A sweet tag
Although big studios tend to boast about their so-called “AAA” projects the most, a number of them have a stable of impressive, smaller-scale developers under their wing that bring the indie heat. Microsoft signed Moon Studios for Ori and the Blind Forest, Nintendo still allows studios to create smaller flights of fancy like BoxBoy, and Sony has PixelOpus, among others.
We could really use more of that light touch in an era full of games-as-a-service monoliths: Concrete Genie included.
Concrete Genie (PS4)
Released: October 8, 2019
We open up on a dilapidated harbor town swarmed by kids, which paints both a bleak and heartwarming picture of what’s to come.
Ash, our hero, is fondly recalling his lovely childhood with vivid artistry, doodling on his notepad. The very first thing I do is paint, which sets the stage for the whimsy to come. Ash talks to his creations while melancholic music plays, then bullies swiftly enter the scene to rip up his book, scattering its pages. Pages…with great power. You can practically hear the movie trailer music. It’s all very Pixar-esque (including the nuance of its “villains” and the dripping metaphors), and I think it’s going to surprise a lot of people who have been on the lookout for a family game. The humanity of Ash’s story, and the practical reasons why this town is derelict, mesh well with the fantasy elements of living drawings and a mysterious corruptive force.
It’s also nice to hear from Ash directly. He has a history with this world and speaks to not only us, but the cast directly. Lore is similarly both direct (collectibles) or indirect. None of it is force-fed, as PixelOpus struck the right amount of balance to ensure that nothing is too pixel-hunty or vague. In part, it’s because Concrete Genie‘s beautiful locales tell their own story, evoking both wonder and fear. The stop-motion faces reminiscent of Laika’s work will probably be polarizing to some, but suit the style. As expected, a game that features fantastic art has a fantastic UI with flexible options (three difficulty settings by default, control adjustments).
This is far from a pure walking simulator though. It’s a 3D platformer second, and although some of the jumps feel dodgy, it’s much easier to get over when you instantly respawn exactly where you fell. Painting is done by harmless motion controls or with the right stick, and you’ll use it to accomplish three goals: crafting murals on the wall, creating life by painting genies (here’s what it looks like before and after you give them souls), and illuminating the universe. This is light fare. Even though combat is introduced near the very end of the journey, you’re not going to be dodging bosses hoping for iFrames. Ash doesn’t triple-jump and backflip into a glide like a character-driven action game.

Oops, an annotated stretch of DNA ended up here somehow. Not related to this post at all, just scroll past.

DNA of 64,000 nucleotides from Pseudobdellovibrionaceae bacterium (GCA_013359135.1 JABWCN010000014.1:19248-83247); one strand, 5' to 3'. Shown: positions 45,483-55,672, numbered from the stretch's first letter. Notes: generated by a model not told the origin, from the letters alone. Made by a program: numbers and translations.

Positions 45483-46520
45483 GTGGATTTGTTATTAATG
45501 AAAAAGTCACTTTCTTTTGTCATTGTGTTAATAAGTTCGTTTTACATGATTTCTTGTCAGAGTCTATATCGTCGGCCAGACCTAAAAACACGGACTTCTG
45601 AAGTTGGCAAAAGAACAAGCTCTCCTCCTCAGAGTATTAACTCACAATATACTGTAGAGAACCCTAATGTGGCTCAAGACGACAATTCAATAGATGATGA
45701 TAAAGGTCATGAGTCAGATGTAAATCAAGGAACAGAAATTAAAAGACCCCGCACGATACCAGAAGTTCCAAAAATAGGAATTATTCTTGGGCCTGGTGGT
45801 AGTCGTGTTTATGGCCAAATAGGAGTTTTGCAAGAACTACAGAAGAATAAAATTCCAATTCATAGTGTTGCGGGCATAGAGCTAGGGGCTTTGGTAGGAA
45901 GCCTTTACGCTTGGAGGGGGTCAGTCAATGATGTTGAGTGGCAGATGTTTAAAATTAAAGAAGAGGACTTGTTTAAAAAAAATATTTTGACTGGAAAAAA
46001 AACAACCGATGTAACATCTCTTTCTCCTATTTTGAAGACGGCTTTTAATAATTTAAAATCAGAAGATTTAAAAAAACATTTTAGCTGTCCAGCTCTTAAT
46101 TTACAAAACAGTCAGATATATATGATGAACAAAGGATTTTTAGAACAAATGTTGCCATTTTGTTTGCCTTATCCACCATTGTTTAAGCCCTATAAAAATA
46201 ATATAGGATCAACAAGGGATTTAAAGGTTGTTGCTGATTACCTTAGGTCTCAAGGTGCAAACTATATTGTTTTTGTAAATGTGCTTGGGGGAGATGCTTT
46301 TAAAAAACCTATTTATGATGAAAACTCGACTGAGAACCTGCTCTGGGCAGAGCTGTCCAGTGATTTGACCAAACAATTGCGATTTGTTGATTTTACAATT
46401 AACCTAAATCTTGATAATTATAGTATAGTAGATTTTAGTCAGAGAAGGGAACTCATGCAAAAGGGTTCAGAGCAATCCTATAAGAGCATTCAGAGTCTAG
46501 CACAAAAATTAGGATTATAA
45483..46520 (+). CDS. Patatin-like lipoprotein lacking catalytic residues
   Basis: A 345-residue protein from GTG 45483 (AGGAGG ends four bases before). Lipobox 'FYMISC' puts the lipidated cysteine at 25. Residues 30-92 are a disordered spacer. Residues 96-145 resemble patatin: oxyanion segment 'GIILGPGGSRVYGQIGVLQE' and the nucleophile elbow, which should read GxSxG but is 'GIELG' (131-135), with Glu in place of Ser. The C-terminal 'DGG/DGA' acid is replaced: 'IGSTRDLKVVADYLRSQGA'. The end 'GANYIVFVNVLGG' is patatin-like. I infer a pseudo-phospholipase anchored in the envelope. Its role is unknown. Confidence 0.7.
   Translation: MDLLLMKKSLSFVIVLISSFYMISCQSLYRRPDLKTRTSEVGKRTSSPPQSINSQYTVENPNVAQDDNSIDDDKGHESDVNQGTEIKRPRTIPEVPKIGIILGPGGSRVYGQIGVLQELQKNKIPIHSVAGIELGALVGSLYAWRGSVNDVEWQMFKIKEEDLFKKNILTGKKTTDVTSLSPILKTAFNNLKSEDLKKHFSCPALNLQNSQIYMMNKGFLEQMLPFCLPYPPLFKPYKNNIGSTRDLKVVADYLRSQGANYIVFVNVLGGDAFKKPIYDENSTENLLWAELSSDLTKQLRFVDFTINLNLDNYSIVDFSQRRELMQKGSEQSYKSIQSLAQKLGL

In your quest to gather up all your pages and rid the world of darkness, genies will sometimes solve puzzles for you, like burning down a door on their wall. It’s your job to climb around and find new areas, keep them happy, and set them up for success, which you’ll do by painting various objects onto walls and using a super paint substance to clear out minor darkness obstacles. There are several types of genies with different powers (wind, electricity, and so on), so on occasion you’ll need to think outside of the box.
It’s an adorably fun loop. You create, help, and play with cute creatures you designed, get more parts to make more absurd monsters, then paint a masterpiece and cleanse one part of the (smallish) hub to spur the narrative. Much of it is guided, which cuts down on the frustration factor. It’s a familiar open world concept that feels less tedious, less insidious: but also less comprehensive and granular, if that matters to you.
Concrete Genie‘s chief sin is that I want more of it, but the pacing does falter in the final act. Things start to get tidied up a little quicker than I’d like in a race to the finish, both from a mechanical and narrative standpoint. Forcing combat (again, near the very end, so it stings less) feels like an odd, perhaps executive decision, and I would have preferred if it wasn’t present at all. With that in mind, PixelOpus still managed to stick the landing in this seven-ish-hour odyssey.
Beyond the campaign there’s also a “VR experience,” which does not allow you to play through the entire game with the PSVR headset. Instead, it’s more like a side mode that focuses on painting (two PS Move remotes are required by the way), with an even more relaxed, sensory bedrock. I won’t spoil the unique take that VR offers here, but suffice to say it’s a great appetizer for the main game. Another separate “free paint” option accomplishes the same thing, albeit with more meandering.
Sometimes it’s okay to just unwind with a lower-stakes adventure, and that’s where Concrete Genie comes in. It might not be on a lot of Game of the Year lists, sell as well as other open world games, or even be referred to as a “classic” in the years to come. But I’ll never forget it. Go in with an open mind and a few caveats.
[This review is based on a retail build of the game provided by the publisher.]